The Carrizo Plain National Monument is now the single largest native grassland remaining in California, and is a culturally significant site to the Chumash and the Yokut Native American tribes. This 250,000-acre sprawling plain, located southeast of San Luis Obispo, often becomes a wildflower hotspot in the spring. In a good bloom year, the plains will see thousands of visitors who flock to witness vast meadows and hillsides painted in yellow, orange, and purple.
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All About Carrizo Plain
Note for visitors: High clearance vehicles are recommended for access to the Temblors and be aware that some of the mountain range is private property.
One of the dominant geographic features of the Carrizo Plain is Soda Lake, a salty dry lake bed that occasionally holds water after a big rain. There may not be much water to speak of, but if you walk the boardwalk trail that runs by the shore, you can immerse yourself in a sea of wildflowers! For a panoramic view of Soda Lake and Carrizo Plain in bloom, just head across the road from the Soda Lake boardwalk and walk a short trail to the top of Overlook Hill.
Within the monument, there is a flat trail with meadows views that leads to Painted Rock, a large rock outcrop just south of the Goodwin Education Center, that features the faded remains of what was once an elaborate Chumash pictograph site. To access Painted Rock, you’ll need to reserve a guided or self-guided tour on Recreation.gov. For self-guided tours, be sure to write down the gate code that is sent in a confirmation e-mail after you’ve reserved a free ticket (there is a $1 service fee).
Goodwin Education Center is open and is a great place to start when you enter the monument to get caught up on current information or to grab a map. It is open Thursday through Sunday from 9:00am to 4:00pm. You can also stop by either Santa Margarita or Taft for more information on the Carrizo Plain National Monument.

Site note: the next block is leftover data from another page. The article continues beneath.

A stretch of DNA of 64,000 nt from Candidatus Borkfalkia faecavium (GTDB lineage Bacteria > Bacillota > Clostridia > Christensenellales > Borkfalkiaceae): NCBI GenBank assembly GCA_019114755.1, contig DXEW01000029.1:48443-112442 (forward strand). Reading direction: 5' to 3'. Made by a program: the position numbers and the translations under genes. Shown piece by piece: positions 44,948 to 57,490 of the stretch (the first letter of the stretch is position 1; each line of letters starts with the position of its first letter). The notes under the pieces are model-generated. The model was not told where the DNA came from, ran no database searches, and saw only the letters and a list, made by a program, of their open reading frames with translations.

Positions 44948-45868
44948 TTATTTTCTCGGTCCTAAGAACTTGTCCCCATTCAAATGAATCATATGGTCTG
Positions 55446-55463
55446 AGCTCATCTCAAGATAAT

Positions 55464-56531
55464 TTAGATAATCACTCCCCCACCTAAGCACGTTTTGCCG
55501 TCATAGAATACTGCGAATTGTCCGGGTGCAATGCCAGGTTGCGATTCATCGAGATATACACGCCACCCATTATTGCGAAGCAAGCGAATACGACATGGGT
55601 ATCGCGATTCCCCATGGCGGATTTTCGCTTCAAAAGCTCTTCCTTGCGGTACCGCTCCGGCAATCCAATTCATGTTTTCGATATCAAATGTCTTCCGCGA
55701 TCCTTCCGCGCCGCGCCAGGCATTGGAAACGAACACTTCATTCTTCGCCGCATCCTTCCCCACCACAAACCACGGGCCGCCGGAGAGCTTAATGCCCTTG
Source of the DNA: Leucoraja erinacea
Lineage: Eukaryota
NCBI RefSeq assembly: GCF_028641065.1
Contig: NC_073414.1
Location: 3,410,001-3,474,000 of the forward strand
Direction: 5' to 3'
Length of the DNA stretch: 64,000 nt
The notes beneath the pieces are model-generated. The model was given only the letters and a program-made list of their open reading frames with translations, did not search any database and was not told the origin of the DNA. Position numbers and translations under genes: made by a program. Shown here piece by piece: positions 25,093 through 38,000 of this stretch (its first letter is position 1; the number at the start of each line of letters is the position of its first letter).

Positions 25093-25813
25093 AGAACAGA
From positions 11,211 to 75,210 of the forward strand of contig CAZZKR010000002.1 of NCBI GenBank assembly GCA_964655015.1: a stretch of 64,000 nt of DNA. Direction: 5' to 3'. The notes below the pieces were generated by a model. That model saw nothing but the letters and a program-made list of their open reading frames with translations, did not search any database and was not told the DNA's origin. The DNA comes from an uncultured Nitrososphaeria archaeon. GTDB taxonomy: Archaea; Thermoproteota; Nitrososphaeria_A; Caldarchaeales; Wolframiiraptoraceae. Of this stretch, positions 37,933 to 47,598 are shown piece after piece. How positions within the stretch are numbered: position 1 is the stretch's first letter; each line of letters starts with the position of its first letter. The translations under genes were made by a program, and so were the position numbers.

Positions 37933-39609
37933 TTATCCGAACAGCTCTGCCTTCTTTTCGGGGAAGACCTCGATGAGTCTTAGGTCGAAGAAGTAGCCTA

For current information about reserving tours and finding maps of the monument, visit Friends of the Carrizo Plain website and take a look at the Carrizo Plain Recreation Map & Guide.
Best Places to View the Super Bloom
The Carrizo Plain Super Bloom usually begins in mid-March and peaks sometime in late March or early April. By mid-June, most flowers have dried or wilted. This year, there has been enough rain to constitute an above-average wildflower bloom. While there may not be a super bloom, there will certainly be plenty of native wildflowers to admire. Check in with the California Super Bloom post for updates on this year’s spring blooms, as well as to find some other nearby locations.
Best Super Bloom viewing locations:
- Soda Lake Road just south of the Visitor Center (Hillside Daisies, Valley Phacelia, Owl’s Clover)
- Near Traver Ranch (Phacelia, Hillside Daisies)
- Simmler Road (Coriposis/Tickseed, Tidy Tips, common hillside daises, wild mustard)
- Temblor Mountain Range (Hillside daises, Phacelia, and Desert Candle)
Take Hwy 58 or Hwy 166 until you hit Soda Lake Road, and continue on until you reach the sign for the Goodwin Education Center. Turn at the sign and follow the road a half mile to find the education center, which reopened last year after renovations.
This is a remote area with no cellphone reception, so do not rely on GPS apps on your way to or within the monument. You will NOT find food, water, or fuel in the Carrizo Plain National Monument, so plan accordingly and stop by neighboring communities before you visit. Some camping is allowed, but spots tend to fill up very quickly, so plan accordingly.
More California Wildflower Hotspots
Spring is almost here, so plan your wildflower hunt soon! Wildflowers are currently blooming within Anza-Borrego Desert State Park. For a complete guide to wildflower sightseeing spots throughout the state, visit the California Super Bloom & Wildflower Guide.
Wildflower Hunting Etiquette
Wildflower viewing is a botanical pastime that many nature enthusiasts relish, however, it’s essential to observe proper etiquette to conserve the ethereal flora and its habitat in the beauty of the Carrizo Plain National Monument. Let’s delve into a few cardinal rules:
- Trail-blaze Responsibly: To keep the wildflowers and the ecosystem unscathed, stick to marked trails and avoid trampling delicate flora.
- Do not pick flowers: Picking wildflowers is detrimental to the overall health of the environment and can diminish the experience for future onlookers. It’s illegal to pick California poppies, so it’s best to enjoy nature from afar.
- Leash your pets.
- Leave No Trace: Pack out your litter!
- Don’t Park on Vegetation: Parking on vegetation is an issue in wildflower hotspots, as it can compress the soil and detract from the natural beauty of an area. Park your vehicle in designated areas or on hard surfaces to preserve the environment for everyone to enjoy.
By adhering to these guidelines, you can aid in preserving wildflowers for generations to come and make sure that everyone has a “blooming” good time!
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